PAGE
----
by ilene - August 26th, 2014 9:29 pm
Courtesy of Jesse's Cafe Americain
“It's easier to fool people than to convince them that they have been fooled.” Mark Twain
This is an interesting discussion by Jeff Sachs, about where we are and why we are there.
It is from Jeff Sachs talk at the Martin School at Oxford. I join it in progress.
I have come to believe that nothing will change until the financiers blow up the system for a third time. And then the variables will start filling in, and falling into place.
I am especially interested to see what the 'outliers' do in response to this, they being the large actors outside the domestic system, primarily the BRICS. China and Russia in particular, but also the rest of South America and East Asia and the subcontinent. Africa not so much as of yet.
But to some extent a bellwether will be Europe, which will have a key choice to make. And of course the Anglo-American public, but the poor souls are being let down badly and led astray by their leaders.
by ilene - August 26th, 2014 7:35 pm
Courtesy of Llewellyn King via OilPrice.com
(Via Zero Hedge)
Hydroelectric dams are a nifty way of producing a huge amount of power, but they do not last forever. This is a tale of two dams that will fail unless they are urgently repaired, and if they fail, catastrophic suffering and loss of life will be the result.
The first is the Mosul Dam, which stretches across the Tigris River in a valley north of Mosul, Iraq. As dams go, this one is a civil engineering horror. The dam was captured on Aug. 7 by the Islamic State, and retaken 10 days later by Iraqi and Kurdish forces, with American air support.
Should the two-mile-wide dam fail, which is likely, Mosul would be wiped out and the damage would extend to Baghdad. Loss of life could reach 500,000, and millions could be deprived of water and power: an immense catastrophe piled on the daily pain of Iraq.
The second dam, in southern Africa on the Zambezi River, is the Kariba. This 55-year-old dam, by some measures, is the world’s second largest. It was a civil engineering masterpiece and has held up well, given the spotty maintenance by its owners – Zambia, on the north bank and Zimbabwe, on the south bank.
But the Kariba Dam is predicted to fail within three years unless it undergoes massive repair. If it does, surging water would rip a vast trench down the length of the Zambezi River on its route to the Indian Ocean. The wall of water would take out another giant dam, Cahora Bassa, in Mozambique.
Loss of life could reach 3.5 million, with untold damage to wildlife. South central Africa would lose 40 percent of its electric supply.
While the Mosul and Kariba dams share the same potential lethality, they are very different structures.
The Mosul Dam was a rush job, ordered by Saddam Hussein in the 1980s without regard to the engineering realities of the site. It is anchored in gypsum, which dissolves in water. Daily, leaks in the foundation have to be plugged with grout — a mixture of cement and sand. The U.S. Army Corps of Engineers said the Mosul Dam is fundamentally the wrong structure for the…
by ilene - August 26th, 2014 7:23 pm
"We run carelessly to the precipice after we have put up a façade to prevent ourselves from seeing it.” ~ Blaise Pascal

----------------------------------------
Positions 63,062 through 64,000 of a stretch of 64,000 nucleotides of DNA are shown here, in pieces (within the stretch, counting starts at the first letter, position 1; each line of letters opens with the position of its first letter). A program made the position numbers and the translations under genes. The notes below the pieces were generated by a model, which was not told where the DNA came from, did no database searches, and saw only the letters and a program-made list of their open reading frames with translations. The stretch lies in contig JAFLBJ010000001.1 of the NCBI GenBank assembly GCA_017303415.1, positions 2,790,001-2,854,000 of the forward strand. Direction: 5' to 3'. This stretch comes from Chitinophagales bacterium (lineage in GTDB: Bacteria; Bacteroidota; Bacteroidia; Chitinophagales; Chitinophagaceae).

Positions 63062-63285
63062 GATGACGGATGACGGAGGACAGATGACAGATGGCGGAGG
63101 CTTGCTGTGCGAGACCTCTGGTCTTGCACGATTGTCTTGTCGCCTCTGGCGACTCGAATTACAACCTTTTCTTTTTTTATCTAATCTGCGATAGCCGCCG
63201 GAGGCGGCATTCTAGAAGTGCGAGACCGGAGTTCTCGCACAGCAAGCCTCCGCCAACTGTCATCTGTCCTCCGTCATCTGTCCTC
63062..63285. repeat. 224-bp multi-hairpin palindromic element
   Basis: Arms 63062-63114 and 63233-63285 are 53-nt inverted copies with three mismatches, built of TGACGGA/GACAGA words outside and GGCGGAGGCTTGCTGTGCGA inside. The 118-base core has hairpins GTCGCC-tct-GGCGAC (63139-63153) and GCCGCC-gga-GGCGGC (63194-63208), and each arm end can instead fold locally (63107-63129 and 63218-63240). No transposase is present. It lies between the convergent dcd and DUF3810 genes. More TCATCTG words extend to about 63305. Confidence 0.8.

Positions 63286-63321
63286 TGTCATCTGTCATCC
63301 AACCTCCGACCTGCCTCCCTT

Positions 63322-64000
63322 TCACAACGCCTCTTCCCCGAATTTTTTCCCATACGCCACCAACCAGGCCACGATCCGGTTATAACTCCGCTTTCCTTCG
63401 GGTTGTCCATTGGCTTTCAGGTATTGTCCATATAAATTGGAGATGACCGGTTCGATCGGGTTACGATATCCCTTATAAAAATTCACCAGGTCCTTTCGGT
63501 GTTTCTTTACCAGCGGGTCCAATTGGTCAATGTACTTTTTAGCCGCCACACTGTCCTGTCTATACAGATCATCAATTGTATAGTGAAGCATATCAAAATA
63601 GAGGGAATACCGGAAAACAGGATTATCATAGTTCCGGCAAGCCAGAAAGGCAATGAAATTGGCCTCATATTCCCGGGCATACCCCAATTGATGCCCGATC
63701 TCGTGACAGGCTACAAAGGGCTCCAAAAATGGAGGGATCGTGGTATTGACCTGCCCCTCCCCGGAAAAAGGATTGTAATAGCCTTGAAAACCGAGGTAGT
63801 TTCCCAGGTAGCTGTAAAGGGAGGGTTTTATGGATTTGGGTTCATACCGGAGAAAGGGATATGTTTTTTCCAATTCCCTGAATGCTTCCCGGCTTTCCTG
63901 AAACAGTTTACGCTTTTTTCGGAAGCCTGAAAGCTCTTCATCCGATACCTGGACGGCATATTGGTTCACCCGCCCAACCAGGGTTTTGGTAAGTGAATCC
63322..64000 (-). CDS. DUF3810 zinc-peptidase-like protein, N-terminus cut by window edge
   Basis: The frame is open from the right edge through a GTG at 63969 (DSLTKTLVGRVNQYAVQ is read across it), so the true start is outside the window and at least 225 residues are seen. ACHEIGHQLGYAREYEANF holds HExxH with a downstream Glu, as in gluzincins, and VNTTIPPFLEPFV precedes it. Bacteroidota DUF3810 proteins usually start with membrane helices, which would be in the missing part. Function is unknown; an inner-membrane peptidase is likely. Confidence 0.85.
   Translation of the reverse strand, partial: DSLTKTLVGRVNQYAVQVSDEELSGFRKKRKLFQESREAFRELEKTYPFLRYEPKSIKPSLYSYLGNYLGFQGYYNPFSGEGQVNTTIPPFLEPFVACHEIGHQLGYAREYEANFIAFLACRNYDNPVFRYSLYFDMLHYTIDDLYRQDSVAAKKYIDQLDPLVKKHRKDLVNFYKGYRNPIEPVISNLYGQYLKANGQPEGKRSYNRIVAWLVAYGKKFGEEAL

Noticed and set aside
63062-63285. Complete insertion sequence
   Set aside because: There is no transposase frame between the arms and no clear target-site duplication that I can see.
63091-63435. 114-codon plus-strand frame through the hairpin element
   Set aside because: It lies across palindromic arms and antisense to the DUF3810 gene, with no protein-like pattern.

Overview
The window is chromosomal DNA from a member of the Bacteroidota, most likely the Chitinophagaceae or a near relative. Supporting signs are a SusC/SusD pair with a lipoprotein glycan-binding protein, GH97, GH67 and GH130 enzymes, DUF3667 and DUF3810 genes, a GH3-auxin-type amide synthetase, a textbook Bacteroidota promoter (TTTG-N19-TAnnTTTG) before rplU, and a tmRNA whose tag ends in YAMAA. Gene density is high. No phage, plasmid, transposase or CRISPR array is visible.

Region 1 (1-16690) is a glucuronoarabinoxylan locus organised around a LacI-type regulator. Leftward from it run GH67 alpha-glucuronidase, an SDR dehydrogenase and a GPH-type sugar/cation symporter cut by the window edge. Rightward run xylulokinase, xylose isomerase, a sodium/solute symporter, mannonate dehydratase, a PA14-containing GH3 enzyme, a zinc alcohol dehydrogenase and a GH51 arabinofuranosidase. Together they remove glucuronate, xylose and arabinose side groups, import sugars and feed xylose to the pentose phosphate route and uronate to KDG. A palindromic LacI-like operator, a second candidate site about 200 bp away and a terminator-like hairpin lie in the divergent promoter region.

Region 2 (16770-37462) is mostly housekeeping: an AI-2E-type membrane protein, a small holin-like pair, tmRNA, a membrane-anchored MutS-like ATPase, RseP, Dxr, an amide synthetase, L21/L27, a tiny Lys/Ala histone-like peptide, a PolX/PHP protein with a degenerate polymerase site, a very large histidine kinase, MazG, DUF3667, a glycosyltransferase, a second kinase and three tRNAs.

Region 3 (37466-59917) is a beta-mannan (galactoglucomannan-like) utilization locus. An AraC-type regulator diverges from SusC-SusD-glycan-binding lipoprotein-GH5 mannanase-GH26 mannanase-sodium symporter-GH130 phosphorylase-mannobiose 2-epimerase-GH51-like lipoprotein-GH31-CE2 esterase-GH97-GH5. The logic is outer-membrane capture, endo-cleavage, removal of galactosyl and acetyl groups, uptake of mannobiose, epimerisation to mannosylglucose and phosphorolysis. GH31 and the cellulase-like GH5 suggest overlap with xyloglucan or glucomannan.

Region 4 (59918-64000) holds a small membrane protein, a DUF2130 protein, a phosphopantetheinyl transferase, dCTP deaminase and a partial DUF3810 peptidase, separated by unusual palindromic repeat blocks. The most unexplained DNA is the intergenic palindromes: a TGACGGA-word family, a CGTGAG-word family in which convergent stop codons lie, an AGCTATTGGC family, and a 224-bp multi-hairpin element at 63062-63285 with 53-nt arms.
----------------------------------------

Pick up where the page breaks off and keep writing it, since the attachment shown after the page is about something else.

Here is a brief excerpt from an article today by the amazing team of Pam and Russ Martens at Wall Street On Parade titled, Are U.S. Markets Liquid and Deep or Rigged and Broken? I suggest you read the entire article when you have the opportunity as this is just a snippet.
"…the SEC which oversees stock exchanges has allowed both the New York Stock Exchange and Nasdaq to create a bifurcated market. The unsophisticated investor is given trading data on which to base trading decisions on a slow data feed called the Securities Information Processor or SIP. The SIP is not only slow in getting the data to the technology-challenged investor, but it has limited data.
For the rich and powerful on Wall Street who can afford massive fees, there is another data feed offered by the exchanges called the Direct Feed. The Direct Feed data, which has far more useful information, arrives in the hands of High Frequency Traders and Wall Street’s proprietary traders ahead of the arrival of the SIP data. This allows the Direct Feed users to buy a stock on the cheap and sell the stock back to the SIP user at a higher price…
The New York Stock Exchange and Nasdaq, which also have a mandated regulatory role to ensure that their markets are fair and non-discriminatory, have allowed the two-tiered market to exist because they are collecting hundreds of millions of dollars a year selling the SIP to the dumb money and the Direct Feed to the smart money…"
For someone that is not drinking the daily dose of electronic kool aid from the mainstream media, this is a systemic, institutionalized control fraud that inevitably leads to a financial crisis. And a close survey of the markets today might lead one to observe, 'My God. These lunatics are going to do it again.'
That is what it is in plain words.
by ilene - August 26th, 2014 5:32 pm
Courtesy of The Automatic Earth.
DPC Post and Montgomery, corner of Market, San Francisco post quake Apr 1906
Courtesy of Tyler Durden comes a 22,000+ word ‘essay’ from Mark Blyth and Eric Lonergan at the Council on Foreign Relations (yes, those fine folks) on how and why swaths of dough should be handed to the man in the street. But that’s not what the CFR stands for, so this calls for deconstruction, if not demolition.
It might be a really good idea if money were handed out to the real economy instead of a bunch of banks. It might be better if central banks would just leave the economy be. But that’s not what the CFRs of the planet want: they want governments and central bankers in every aspect of our lives.
They want full control. And they pretty much already have it. If they offer us free money on top, we’ll sing their praises in temples. But we’ll come to regret the whole thing more than we have any idea of. We can do just fine if they just stay out. Still, once you’ve granted people power over others, especially large numbers of them, they’ll be very reluctant to let it go.